Solution Part One:
Get rid of federal government pensions for elected politicians – they will get Social Security benefits.
Solution Part Two:
Means testing, bottom 95%, to be eligible for Social Security benefits.
Solution Part Three:
Everyone pays the FICA tax rate on 100% of their income.
My solution is three-fold. First, all politicians – but especially the guys in Washington D.C. – will no longer get government pensions, they will get Social Security benefits. Corporations have been eliminating pension programs for hard-working Americans for decades while the courts and the government have supported those efforts. Likewise, I am sure they will support the American taxpayers’ right, as the politicians’ employers, to get rid of the cushy pensions for politicians we no longer can afford. And, who knows, by sharing the possibility that they will have to depend on Social Security benefits one day, perhaps they will be more sensitive to managing and protecting the Social Security trust fund for seniors.
(Although this first part is not really a solution, it is a matter of principle – how can a politician effectively represent the American people, when their fate is tied to the top 2% wealthiest Americans and to powerful corporations? How can they promise to represent the needs of 98% of the country, when they are beholden to the top 2%? The truth is that if we want to continue to live in a representative democracy, then we really need to enact stringent campaign finance reform laws. But that’s a discussion for another day.)
Second, if you are a senior and are fortunate enough to be in the top 5% of wealthy people in the United States, then perhaps you would not mind giving up that measly monthly check, that at best, for you, is the cost of a nice dinner at a fancy restaurant with your family. So, if you don’t need it, don’t take it. After all, Social Security is meant to be a safety net, an insurance, for seniors who will not have the means to pay for food, medicine and housing. Let’s leave the money for those who find themselves in tough times in their later years. You can live with that, right?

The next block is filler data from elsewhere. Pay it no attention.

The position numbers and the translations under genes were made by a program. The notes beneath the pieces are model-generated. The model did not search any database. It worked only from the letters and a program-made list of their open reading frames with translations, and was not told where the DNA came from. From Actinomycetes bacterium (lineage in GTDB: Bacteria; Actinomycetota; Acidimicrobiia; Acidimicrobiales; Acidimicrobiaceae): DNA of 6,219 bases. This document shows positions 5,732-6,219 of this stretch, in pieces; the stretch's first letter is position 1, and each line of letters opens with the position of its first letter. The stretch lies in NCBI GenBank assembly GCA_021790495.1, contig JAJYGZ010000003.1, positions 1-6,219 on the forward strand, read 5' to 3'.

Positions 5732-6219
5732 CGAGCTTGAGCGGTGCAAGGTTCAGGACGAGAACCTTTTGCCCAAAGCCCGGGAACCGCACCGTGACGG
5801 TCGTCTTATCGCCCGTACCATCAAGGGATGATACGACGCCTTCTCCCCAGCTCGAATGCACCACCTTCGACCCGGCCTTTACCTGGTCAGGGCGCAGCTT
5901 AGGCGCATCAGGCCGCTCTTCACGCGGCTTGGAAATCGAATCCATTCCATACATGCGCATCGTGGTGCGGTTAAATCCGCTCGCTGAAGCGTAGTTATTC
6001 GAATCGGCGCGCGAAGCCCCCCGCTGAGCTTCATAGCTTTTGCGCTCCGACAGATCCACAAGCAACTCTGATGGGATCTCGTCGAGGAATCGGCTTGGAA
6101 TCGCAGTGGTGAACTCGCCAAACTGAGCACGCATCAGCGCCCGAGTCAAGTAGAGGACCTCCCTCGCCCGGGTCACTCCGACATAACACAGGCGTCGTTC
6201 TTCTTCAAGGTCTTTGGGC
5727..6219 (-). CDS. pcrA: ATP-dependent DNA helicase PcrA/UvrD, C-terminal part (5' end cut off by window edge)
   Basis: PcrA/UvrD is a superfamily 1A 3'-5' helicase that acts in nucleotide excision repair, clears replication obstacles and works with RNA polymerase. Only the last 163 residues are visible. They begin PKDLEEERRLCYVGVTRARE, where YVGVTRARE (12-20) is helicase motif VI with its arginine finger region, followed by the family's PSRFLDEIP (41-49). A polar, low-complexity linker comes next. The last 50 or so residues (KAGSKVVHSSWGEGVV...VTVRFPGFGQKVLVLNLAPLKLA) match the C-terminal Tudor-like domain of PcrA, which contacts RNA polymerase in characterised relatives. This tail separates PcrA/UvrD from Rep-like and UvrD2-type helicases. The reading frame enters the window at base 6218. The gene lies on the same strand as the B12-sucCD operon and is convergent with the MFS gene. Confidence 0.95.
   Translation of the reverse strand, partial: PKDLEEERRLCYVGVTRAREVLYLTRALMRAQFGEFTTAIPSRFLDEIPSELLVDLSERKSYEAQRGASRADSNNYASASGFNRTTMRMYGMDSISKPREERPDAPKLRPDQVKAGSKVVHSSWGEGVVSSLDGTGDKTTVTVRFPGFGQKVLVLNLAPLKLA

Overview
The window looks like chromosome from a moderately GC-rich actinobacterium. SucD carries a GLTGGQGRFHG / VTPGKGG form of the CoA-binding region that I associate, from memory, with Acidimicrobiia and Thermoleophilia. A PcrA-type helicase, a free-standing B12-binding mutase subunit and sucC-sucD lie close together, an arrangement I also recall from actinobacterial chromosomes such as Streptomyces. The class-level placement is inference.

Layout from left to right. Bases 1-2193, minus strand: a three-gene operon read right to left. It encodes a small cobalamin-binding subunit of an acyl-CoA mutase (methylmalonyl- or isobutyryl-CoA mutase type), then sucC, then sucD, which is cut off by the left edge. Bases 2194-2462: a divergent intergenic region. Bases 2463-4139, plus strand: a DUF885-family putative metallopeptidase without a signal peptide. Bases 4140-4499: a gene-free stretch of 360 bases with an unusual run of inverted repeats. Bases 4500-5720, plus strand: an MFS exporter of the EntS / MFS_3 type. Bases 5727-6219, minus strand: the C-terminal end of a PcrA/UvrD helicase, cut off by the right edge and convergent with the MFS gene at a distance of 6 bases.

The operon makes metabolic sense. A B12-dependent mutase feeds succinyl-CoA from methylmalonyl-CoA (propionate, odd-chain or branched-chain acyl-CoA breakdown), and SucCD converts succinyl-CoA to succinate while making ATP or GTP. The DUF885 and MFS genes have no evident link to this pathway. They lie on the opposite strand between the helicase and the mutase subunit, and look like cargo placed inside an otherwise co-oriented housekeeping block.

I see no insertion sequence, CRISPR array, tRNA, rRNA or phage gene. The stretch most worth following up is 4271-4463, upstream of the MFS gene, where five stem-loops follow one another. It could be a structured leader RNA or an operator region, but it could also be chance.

And the third solution is for everyone to pay FICA tax on 100% of their income. For those of you who may not know this, the Social Security (FICA) tax is capped at $106,800 of income, which means that everyone who earns more than $106,800 – even millionaires, billionaires, etc. – will only pay $4,485.60 this year! ($106,800 x 4.2% FICA tax rate in 2011 = $4,485.60)
However, to ‘fix‘ Social Security ‘permanently,’ you don’t need to implement any of my solutions, in fact, according to Robert Reich, former Social Security Trustee, former Labor Secretary, current University of California Professor of Public Policy, and Author, (who knows so much more about this than I ever will) all you need to do is to raise the income cap to $180,000 – in other words, apply the FICA tax to the first $180,000 of income. That’s it. Easy. Done.
But why is income capped at all? Well the explanation is that since the benefits are capped, the FICA tax paid should be too. However, people who are wealthy or well-off don’t care about the cap in benefits, because they know they will never have to worry about not having enough money to pay for food, or housing, or heating, or medicine. But they do care about capping the taxes they pay.
Here is the inequity: where as most Americans who make less than $106,800.01 are paying a FICA tax on 100% of their income, the richer you are the smaller the percentage of your income that is taxed for Social Security. So, if you make one million dollars a year, you would only be paying a FICA tax that is equal to less than half of 1%, or 0.4% of your income. If you make two million dollars, well then your FICA tax is only 0.2% of your annual income.
But in all fairness, the Republicans and Democrats in Washington D.C. did not seem to feel that people who make one or two million dollars are really rich, that’s why they agreed to give nearly a trillion dollars in tax cuts to the top 2% last December – Merry Christmas! Those people in the top 2% make hundreds of millions to billions of dollars a year. Imagine what a tiny fraction of their income they pay in FICA taxes. (Squint, it’s very tiny.)